I arrive at a small town. Leaving the airport i see five taxis out front. The city sponsors the taxis. Each taxicab has a unique number on it. The largest number on the taxicab was 90. How many taxis are there in the city?
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How many taxis are there?
Posted 13 November 2013 - 06:21 PM Best Answer
Posted 15 November 2013 - 12:59 PM
I appreciate the numerical theory in the answer, but I don't buy into that. A Monte Carlo run shows that 90 is the most likely value, though this decreases slowly. Picking 5 random values from a list, where N is the highest value in the original list, and 90 is the highest of the 5 observed values, and running for 1 million trials, I get a table that looks like this. (I've not listed all values to 190, the last N that had any hits.)
N *** % 90 4.63% 91 9.01% 92 13.13% 93 17.02% 94 20.74% 95 24.21% 96 27.53% 97 30.72% 98 33.71% 99 36.58% 100 39.30%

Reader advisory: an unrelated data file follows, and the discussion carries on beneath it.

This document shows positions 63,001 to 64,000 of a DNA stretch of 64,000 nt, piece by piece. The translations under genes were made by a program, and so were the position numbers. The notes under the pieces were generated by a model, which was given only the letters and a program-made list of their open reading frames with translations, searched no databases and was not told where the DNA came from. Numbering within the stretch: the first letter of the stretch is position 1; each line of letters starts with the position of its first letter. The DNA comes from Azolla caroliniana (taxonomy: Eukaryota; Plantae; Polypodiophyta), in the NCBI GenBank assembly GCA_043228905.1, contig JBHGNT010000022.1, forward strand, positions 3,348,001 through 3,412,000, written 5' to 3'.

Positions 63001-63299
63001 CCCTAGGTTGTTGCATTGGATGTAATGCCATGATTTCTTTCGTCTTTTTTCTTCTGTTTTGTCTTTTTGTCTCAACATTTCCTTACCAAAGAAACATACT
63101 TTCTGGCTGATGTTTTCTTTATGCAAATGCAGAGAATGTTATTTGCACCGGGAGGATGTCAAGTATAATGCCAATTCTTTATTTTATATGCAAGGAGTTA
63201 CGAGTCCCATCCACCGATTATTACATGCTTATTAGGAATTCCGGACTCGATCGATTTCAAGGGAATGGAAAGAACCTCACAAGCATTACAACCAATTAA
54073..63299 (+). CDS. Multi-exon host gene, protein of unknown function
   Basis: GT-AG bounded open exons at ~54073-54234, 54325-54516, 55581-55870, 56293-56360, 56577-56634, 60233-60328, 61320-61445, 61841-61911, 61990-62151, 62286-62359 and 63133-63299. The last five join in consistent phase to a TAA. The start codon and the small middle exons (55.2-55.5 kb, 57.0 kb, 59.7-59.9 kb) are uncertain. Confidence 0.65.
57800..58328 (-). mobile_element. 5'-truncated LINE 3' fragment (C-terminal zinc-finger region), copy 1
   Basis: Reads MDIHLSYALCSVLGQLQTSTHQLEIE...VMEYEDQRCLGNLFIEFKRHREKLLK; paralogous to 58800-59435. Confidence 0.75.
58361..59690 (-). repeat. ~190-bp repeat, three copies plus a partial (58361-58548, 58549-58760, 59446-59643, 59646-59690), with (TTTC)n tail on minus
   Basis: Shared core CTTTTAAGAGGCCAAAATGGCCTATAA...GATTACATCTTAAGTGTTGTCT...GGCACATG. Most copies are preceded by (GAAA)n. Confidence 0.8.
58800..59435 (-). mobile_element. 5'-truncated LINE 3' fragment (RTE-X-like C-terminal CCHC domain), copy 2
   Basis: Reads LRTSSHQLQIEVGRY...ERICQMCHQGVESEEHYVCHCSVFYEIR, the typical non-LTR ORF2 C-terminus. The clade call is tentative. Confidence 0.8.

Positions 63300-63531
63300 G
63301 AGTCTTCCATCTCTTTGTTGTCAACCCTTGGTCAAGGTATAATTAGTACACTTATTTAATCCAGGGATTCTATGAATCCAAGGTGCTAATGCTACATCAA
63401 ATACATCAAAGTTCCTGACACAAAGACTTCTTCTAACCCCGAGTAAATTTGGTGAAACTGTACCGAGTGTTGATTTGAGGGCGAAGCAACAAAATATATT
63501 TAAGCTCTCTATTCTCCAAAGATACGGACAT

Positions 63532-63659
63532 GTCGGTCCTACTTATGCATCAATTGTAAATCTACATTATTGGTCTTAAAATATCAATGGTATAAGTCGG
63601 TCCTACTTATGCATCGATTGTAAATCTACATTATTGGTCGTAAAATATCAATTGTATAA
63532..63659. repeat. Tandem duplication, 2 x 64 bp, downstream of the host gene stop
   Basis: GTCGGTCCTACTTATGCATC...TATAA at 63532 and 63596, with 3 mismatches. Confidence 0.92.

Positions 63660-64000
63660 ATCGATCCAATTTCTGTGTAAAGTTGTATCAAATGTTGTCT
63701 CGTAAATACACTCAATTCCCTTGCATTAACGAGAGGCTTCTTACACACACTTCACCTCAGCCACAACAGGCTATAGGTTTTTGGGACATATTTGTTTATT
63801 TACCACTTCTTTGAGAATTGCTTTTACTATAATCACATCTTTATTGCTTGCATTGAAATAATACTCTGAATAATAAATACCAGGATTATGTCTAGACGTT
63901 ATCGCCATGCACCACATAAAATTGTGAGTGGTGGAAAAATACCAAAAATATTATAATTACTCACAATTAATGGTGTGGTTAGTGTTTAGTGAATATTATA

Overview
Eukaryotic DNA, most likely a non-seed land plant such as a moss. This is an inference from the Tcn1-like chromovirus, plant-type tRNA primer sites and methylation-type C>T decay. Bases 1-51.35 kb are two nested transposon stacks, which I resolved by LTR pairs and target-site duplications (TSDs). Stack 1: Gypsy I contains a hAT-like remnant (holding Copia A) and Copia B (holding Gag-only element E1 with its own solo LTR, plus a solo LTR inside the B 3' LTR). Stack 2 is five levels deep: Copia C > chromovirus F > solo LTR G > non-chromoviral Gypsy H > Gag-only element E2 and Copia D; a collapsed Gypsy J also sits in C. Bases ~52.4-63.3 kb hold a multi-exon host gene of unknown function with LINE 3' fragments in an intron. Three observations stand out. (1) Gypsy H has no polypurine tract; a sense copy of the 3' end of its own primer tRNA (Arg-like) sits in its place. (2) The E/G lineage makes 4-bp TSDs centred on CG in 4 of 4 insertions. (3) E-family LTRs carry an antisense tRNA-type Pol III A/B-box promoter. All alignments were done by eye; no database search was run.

From this run, the chances are even that N is less than or more than 105.
How to reconcile this result with the numerical analysis?
Also, if the numerical analysis has 2 valid answers, then there must be a range of valid answers in that region. It seems to me that this problem doesn't have an answer, but a handwaving "something about here" result.
Posted 15 November 2013 - 06:24 PM
I marked the post as being correct. Not necessarily both answers. His "frequentest approach" was the one i was looking for.
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